Superior angle of scapula

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Superior angle of scapula
Superior angle of left scapula01.png
Posterior surface of left scapula. Superior angle shown in red.
Superior angle of scapula01.png
Bones of human back. Superior angles shown in red.
Details
Latin Angulus superior scapulae
Gray's p.206
Dorlands
/Elsevier
a_42/12136388
Anatomical terms of bone

The superior angle of the scapula[citation needed] (or medial angle) is formed by the junction of the superior and medial borders of the scapula. The superior angle of scapula is located at approximate the level of the second thoracic verterbra.[citation needed]

The superior angle of the scapula[citation needed] is thin, smooth, rounded, inclined somewhat lateralward, and gives attachment to a few fibers of the levator scapulae muscle.[1]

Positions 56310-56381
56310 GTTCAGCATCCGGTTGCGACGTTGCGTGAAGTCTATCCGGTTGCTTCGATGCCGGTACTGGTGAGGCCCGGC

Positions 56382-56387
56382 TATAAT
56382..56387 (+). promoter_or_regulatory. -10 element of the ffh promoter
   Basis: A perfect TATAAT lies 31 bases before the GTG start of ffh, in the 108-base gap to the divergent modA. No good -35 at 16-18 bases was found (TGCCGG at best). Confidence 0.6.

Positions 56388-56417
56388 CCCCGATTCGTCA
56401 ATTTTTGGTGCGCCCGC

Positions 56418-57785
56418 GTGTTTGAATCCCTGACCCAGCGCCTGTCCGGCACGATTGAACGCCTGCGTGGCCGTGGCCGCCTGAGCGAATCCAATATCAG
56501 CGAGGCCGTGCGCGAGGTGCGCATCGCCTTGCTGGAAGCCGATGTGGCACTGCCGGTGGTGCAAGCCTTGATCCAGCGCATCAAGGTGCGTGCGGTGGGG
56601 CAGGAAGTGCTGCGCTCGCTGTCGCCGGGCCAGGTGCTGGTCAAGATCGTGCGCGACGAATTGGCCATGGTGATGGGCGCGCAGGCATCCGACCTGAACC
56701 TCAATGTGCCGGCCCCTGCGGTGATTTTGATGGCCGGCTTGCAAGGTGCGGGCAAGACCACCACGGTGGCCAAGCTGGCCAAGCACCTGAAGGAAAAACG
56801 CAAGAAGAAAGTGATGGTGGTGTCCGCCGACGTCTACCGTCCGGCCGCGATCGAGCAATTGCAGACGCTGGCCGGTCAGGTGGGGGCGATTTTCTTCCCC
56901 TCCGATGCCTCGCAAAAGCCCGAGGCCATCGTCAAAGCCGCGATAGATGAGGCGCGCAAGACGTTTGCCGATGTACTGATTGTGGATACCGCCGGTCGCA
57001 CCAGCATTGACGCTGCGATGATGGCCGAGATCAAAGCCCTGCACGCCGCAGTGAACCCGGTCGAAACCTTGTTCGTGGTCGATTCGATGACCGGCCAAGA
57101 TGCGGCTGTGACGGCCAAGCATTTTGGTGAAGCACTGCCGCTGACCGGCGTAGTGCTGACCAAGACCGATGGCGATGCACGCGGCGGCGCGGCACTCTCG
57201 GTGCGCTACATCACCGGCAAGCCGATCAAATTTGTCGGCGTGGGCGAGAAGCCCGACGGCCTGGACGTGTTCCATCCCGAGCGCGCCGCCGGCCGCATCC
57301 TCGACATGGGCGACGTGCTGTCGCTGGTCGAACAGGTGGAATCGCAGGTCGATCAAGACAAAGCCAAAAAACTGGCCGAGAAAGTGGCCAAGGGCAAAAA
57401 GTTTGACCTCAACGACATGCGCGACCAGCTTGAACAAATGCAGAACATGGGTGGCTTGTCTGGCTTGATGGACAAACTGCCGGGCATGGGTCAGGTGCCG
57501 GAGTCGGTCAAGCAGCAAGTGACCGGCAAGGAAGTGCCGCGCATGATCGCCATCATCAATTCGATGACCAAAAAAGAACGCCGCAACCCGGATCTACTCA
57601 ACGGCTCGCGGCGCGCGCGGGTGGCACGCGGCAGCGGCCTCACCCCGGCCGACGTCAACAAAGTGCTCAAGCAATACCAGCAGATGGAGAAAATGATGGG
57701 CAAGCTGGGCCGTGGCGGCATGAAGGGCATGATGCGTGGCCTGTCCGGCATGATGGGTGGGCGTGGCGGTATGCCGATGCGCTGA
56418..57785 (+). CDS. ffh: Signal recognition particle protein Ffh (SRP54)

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This article incorporates text in the public domain from the 20th edition of Gray's Anatomy (1918)

  1. ^ Gray, Henry (1918). Anatomy of the Human Body, 20th ed. / thoroughly rev. and re-edited by Warren H. Lewis. Philadelphia: Lea & Febiger. p. 206. 

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